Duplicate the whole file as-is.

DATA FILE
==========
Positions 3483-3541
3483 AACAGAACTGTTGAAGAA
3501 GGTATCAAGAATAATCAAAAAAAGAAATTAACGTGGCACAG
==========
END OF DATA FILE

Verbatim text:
Positions 3483-3541
3483 AACAGAACTGTTGAAGAA
3501 GGTATCAAGAATAATCAAAAAAAGAAATTAACGTGGCACAG